5 comments:

edmund said...

interesing and good post.

One argument this whole post simply ignores is that currenlty there are huge disincentives to marriage created by the welfare state? Surely you're not actively in favour of them particularly given the utiltarian case you partly accept. Thus tax incnives act simply to cancel out the massive disincentive to marriage- the huge penalities that currently exist for getting married particulary for the poorest in society (who suprise suprise! are consequantly the least likely to get and stay married!)

Seconldy i do think your wholesale rejection of incentives slightly scary are you suggesitng as a reult people will not be any more likely to wor, if the tax rate is at 10% rather than 100% , that farm subisides for producin corn do not raise corn production ect? And why does italy have such a low illegiaty rate comapred to our own and why has ours soared ? act of god?

Also you seem to ingoe collective acton problems- we can not really direcly make people happier what we can do is encourage insitutions that do that. AT the very least we can not disntive them! . The impnce of marriage for happiness is well attested by happiness resarch.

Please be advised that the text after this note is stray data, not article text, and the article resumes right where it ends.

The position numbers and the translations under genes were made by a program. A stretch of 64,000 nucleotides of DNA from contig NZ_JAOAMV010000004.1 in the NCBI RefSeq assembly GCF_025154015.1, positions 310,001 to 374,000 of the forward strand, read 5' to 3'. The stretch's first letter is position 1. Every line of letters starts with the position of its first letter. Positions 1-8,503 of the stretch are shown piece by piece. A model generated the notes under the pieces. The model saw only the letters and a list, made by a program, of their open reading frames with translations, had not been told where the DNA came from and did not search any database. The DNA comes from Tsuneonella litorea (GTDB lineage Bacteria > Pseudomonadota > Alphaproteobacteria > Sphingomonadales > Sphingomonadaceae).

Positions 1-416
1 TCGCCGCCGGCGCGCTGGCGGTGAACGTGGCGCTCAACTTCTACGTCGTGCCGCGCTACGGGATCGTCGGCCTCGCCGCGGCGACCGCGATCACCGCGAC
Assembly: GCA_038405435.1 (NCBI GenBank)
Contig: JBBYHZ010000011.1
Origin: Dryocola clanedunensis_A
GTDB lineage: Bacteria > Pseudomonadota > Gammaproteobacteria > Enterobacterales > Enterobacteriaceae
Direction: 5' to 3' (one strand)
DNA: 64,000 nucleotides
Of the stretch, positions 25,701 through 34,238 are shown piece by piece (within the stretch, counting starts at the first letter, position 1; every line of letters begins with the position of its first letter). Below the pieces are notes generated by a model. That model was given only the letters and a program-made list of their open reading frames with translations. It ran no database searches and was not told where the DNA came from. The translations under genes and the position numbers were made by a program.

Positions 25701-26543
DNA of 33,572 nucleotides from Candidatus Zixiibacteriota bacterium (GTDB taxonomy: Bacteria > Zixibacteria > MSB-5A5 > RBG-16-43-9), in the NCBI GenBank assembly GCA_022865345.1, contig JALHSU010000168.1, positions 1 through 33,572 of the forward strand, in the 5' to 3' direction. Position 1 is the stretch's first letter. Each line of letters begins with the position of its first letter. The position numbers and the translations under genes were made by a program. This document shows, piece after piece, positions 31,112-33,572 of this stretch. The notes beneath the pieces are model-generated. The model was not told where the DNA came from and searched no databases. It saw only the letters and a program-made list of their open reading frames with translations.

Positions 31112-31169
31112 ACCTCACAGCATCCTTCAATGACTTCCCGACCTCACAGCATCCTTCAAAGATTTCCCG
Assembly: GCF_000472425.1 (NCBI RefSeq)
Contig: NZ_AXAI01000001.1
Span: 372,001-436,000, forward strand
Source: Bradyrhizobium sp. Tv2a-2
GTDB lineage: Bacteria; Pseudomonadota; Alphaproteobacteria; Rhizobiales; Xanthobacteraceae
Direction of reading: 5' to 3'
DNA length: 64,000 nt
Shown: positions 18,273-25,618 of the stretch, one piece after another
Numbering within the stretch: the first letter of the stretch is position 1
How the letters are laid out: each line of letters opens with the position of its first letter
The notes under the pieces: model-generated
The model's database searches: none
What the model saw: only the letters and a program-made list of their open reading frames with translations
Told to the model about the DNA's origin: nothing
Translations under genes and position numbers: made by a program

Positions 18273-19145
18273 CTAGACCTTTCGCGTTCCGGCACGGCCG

Why does concn having kids without a father ( or not getin maried when you had a kid) suggst your condn people? if one condme racism (20% of the birith public self deserib3e as that and 40% of the French) does tha mena you condme people totally-of course not. And yet being born outisde marraige does a lot of damage on average to people' life prospects- it does more damage than is evident in racism in this country today to peop;le actual life prospects. an ethic based on teh conseunces of actions would condmen having kis outside wedlock-probably more so than a traditonal chrian ethic whiose objection is based on emaphsisng permant male female sexual union as the moral ideal.

Do you belive that commint has inhent value as you can seem to do so when defending gay mariage-if so then surely marraige has an inhent value in and of itself?

To repat have a crackdown on demi violence and pubhs servey abusers and neglectors in the divorce laws (disgracefully not curenl the case) if that's your worry.